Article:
“We got something over here – blood!”
Anthony, the youngest of the crew, has spotted a blotch of red on the horizon and a flock of gulls, which are known to congregate over shark attacks to pick off bits of intestine and such. The engine growls. We’re off.
Mick shuts off the motor and begins drifting toward the gulls. “If any of you want to get in the cage,” he says, “this is the time.” You can almost hear our collective gulp.
James and Anthony are tossing out rubber seal decoys. And then… is that a whale? A huge gray body emerges underneath the boat. It’s – it’s the size of a Volvo station wagon, but sleek like some biological Ferrari.
“Shaaark!” someone finally yells and it has to be the biggest white they’ve ever witnessed at the Farallons. It’s bigger than big, wider than wide. It’s…
“It’s a baby one,” says Anthony. Baby one? “I’d say he’s about 14 feet.”
Whatever. This is unbelievable. The girth – the mass.
“This is the best honeymoon ever!” screams the woman whose new husband has been puking for hours.
The shark circles. We are running to the various sides of the boat, trying to get a better glimpse. It’s beautiful, not the least bit scary. And then James says, “We’ve got 15 minutes left if anyone wants to get in the cage.” Suddenly it’s scary. Do I want to get in the water with that thing? Not really – but this is the chance of a lifetime. I said I was ready. Man up Yogis.
I suit up, not even bothering with my booties and gloves. Weights, mask, breathing apparatus, and before I know it, I’m down.
Four of us are packed into the cage, the waves tossing us at steep angles, all of us doing our best to keep our limbs inside. The shark could come from any direction. I’m turning my head in circles trying to spot any movement, and everything is playing tricks on me. The flicker of sun becomes the whip of a tail; the shadow of the boat hull becomes distinctly shark-shaped.
Minutes pass and nothing. I should’ve guessed. The shark realized that the rubber seals are just a bunch of decoys. You don’t survive 400 million years by wasting your energy on entertaining tourists.
Fifteen minutes pass and I’m considering going up when out of the bottom left of the cage, there’s an unmistakable movement in the darkness.
Probably 30 meters away and just barely visible. I tap one of the other divers and start pointing and flailing as if Jesus is swimming by in a Speedo. And then it happens: the shark circles back and drifts slowly past the front of our cage. He is staring at us, inquisitive and prehistoric. He is gorgeous. He is three times the size of our cage. He’s all scars and sleek beauty. This might be the coolest moment of my life. He is, he is – gone.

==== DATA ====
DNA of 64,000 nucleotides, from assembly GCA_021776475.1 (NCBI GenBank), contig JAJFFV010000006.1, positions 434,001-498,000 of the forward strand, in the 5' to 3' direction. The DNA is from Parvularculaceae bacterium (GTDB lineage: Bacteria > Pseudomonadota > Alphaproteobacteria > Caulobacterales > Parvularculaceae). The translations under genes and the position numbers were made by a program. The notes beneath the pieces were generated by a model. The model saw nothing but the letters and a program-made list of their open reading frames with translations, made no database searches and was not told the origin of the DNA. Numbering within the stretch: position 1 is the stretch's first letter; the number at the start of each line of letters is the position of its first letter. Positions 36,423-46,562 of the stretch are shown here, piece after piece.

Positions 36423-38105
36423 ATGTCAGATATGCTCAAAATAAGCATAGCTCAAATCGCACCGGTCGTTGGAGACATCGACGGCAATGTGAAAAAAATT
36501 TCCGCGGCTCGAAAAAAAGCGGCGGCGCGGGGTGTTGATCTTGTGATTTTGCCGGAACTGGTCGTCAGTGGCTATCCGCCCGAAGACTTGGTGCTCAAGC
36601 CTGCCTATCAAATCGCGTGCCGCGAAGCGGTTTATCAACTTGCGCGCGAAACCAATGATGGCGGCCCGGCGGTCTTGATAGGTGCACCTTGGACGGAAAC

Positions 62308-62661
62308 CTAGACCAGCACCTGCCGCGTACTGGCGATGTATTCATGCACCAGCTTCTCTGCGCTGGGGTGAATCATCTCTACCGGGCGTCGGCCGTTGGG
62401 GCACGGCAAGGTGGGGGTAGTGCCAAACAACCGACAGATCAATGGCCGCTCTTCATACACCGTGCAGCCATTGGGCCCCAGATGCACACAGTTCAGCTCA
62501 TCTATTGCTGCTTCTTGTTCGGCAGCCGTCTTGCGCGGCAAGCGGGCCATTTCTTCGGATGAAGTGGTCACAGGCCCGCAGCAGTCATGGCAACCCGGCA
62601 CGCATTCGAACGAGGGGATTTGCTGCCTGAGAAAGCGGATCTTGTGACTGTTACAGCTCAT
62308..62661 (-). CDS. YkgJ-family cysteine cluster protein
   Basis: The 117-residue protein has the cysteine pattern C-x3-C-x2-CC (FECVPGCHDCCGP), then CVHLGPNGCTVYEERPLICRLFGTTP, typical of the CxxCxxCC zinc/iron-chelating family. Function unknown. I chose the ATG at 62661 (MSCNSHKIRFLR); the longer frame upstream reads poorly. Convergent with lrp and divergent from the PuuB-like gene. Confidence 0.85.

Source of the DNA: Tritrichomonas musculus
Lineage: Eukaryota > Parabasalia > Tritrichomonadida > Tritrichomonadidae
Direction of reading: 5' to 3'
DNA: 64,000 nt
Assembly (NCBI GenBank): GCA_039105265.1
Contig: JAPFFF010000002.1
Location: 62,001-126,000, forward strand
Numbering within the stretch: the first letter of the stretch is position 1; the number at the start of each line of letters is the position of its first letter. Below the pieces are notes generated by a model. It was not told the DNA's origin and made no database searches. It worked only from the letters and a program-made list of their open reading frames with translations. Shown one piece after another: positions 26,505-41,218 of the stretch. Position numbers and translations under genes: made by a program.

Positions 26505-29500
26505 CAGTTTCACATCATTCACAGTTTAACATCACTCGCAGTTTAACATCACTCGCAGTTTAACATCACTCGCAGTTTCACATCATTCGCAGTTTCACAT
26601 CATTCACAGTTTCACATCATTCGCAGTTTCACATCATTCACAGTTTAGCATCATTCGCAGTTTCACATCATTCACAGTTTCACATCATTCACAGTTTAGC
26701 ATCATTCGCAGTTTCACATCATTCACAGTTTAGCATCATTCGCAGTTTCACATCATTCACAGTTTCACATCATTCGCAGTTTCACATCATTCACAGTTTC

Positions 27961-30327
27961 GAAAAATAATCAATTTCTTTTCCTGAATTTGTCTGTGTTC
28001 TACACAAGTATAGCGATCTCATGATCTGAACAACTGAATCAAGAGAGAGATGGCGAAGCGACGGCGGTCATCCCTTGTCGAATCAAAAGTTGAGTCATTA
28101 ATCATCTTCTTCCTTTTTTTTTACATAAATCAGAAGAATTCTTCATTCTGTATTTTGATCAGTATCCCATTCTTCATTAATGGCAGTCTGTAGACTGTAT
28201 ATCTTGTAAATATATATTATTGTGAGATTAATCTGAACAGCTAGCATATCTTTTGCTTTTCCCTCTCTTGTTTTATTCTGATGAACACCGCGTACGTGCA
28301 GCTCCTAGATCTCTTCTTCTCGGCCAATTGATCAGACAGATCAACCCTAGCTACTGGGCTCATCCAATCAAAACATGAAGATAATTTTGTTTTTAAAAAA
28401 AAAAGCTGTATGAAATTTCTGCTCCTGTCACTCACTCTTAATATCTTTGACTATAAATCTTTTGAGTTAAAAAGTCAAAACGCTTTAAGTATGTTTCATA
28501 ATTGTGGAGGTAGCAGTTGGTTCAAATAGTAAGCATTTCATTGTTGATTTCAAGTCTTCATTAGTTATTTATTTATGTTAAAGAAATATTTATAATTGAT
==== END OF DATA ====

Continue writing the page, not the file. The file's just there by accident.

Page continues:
I’m buzzed for days, telling everyone I’ve seen a great white shark – yeah, like a real one. I have passed some psychological barrier, embraced my childhood terror. “Well, you were in a steel cage,” a friend reminds me when I tell him I wasn’t scared. Fine. It’s true. I wasn’t exactly ready to do a synchronized swimming routine with my great white friend, but seeing him was more of a holy experience than a frightening one. If everyone could see these animals in the wild, I really believe “Save the Sharks” would blitz that old “Save the Whales” campaign.
Of course, the real test will be getting back in the water. I’m a tad concerned that my fear might have been unconsciously awakened by seeing a shark in the wild. The next day, however, I’m back surfing Ocean Beach, and I’m happy to report, feeling more confident than ever that vending machines and lightning strikes are still bigger concerns than great whites.
Want to see a great white? Good luck from the beach. They’ve been spotted coming into the San Francisco Bay and Ocean Beach, but some surfers and swimmers have spent nearly everyday of their lives in San Francisco waters and never spotted one. Taking Superfish to the Farallons in October and November is your best bet ($375 for topside viewing, $775 for cage diving).
Your next best chance would be surfing or diving in places like the mouth of the Russian River, Salmon Creek, and Point Reyes in the fall. Careful. If you’re lucky enough to see one, you might have already been mistaken for a seal.